This story originally appeared in the Winter 2020 (49.2) issue of POWDER.
Need a joke? How about some trivia? Maybe a riddle? Perhaps you’ve misplaced your season pass and didn’t even realize it. Drop a glove while lighting that rollie? Lost a child? Your husband? Maybe you’re just looking for some amateur ski art to inspire you.
What you need to do is to consult an inimitable multimedia hub: the ski lift whiteboard. That’s where, at the bottom of any chair worth its salt, in impermanent, dry-erasable ink, you’ll find what you’re looking for—or, more likely, what you weren’t looking for at all.
Because the ski lift dry-erase board is full of surprises. After all, it’s truly the manifestation of ski lift operations as art—the best example of why the occupation is unlike any other. That’s because while on the job, lifties are in the business of customer service, crowd management, emergency communication, comedy, and visual graphics. If they’re any good, they’re also trivia hosts. The whiteboard is their canvas.
And while it’s true that ubiquitous cell phone coverage, even on the backside of a mountain in the middle of the San Juans, has removed some of the core functionality of the ski lift dry-erase board, there’s no central app for a stranger to communicate that they have your goggles.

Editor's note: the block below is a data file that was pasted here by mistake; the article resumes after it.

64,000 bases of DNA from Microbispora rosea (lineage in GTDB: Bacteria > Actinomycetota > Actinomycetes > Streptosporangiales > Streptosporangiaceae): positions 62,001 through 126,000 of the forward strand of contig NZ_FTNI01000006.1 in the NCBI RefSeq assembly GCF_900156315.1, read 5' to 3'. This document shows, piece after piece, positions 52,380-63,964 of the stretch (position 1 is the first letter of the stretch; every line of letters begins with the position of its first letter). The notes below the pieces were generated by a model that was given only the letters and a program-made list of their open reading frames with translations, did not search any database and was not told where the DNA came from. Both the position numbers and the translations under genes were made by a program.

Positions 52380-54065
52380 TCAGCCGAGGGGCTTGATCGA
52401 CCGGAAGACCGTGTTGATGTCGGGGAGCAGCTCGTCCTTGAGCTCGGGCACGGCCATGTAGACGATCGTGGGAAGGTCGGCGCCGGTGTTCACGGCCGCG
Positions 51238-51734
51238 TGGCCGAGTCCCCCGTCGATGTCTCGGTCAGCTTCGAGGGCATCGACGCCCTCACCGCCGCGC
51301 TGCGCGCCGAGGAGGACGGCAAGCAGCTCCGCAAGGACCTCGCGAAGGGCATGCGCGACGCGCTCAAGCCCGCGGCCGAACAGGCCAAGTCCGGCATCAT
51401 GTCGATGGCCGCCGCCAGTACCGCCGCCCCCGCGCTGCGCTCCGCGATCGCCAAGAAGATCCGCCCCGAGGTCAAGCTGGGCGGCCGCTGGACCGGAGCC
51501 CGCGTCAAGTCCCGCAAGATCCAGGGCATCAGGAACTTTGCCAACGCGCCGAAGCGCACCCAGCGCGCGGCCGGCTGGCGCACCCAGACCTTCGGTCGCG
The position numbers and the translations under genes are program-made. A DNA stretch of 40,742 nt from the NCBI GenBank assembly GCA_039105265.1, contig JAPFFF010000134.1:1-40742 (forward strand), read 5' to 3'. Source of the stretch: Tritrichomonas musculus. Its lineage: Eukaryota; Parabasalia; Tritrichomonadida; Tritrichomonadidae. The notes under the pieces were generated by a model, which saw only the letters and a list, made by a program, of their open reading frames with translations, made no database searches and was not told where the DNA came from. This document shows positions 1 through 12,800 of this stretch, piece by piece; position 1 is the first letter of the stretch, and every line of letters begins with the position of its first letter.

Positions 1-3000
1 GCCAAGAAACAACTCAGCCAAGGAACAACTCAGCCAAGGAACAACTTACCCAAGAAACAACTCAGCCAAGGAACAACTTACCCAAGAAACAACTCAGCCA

I suppose it’s possible, if you’re the type of person who likes to look at your phone while you’re in the natural glory of the mountains, that you might get a text about your buddy Chad waiting for you to take him to the hospital because he slipped in his ski boots while leaving the bar, but it’s more likely that you’ll just see the message on the dry-erase board at the bottom of the Peak Gnar Chair that says, “Hey, Sally, head to ski patrol. They have Chad again.”
Consider the whiteboard your communication tool. That smorgasbord of lifty whimsy is also home to all the information you should need. And that makes it easier to safely tune out and just focus on what you came here for in the first place: the skiing.
But anyway, the bigger point is this:
What’s the difference between a lifty and a pizza?
The pizza can feed a family of four.
I learned that from a ski lift-dry erase board.
John Clary Davies lives in Taos, New Mexico. He is probably drunk right now, toasting all the incredible skiers he met through Powder’s indelible run.